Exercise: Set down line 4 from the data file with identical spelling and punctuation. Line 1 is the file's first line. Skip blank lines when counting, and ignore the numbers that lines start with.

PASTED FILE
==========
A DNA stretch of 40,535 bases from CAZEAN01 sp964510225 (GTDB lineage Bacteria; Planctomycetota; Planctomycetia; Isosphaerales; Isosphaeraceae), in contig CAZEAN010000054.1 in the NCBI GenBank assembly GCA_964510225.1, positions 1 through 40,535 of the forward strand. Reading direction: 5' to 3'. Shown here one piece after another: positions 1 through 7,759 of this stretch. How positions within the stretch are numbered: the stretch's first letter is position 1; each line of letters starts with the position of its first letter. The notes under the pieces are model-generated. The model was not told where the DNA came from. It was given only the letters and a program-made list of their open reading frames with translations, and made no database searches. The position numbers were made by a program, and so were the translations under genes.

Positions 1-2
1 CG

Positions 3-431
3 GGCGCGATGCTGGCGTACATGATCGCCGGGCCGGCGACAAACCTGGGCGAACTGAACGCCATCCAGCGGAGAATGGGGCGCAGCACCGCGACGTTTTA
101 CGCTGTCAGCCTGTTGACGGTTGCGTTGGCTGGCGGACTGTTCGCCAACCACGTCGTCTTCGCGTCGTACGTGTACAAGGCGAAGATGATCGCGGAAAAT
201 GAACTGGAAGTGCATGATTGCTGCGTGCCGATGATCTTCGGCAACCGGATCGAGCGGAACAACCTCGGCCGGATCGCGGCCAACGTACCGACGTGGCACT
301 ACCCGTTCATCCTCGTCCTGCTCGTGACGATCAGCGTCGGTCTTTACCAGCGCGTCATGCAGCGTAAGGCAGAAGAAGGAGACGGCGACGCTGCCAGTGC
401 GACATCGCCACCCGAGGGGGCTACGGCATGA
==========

Positions 3-431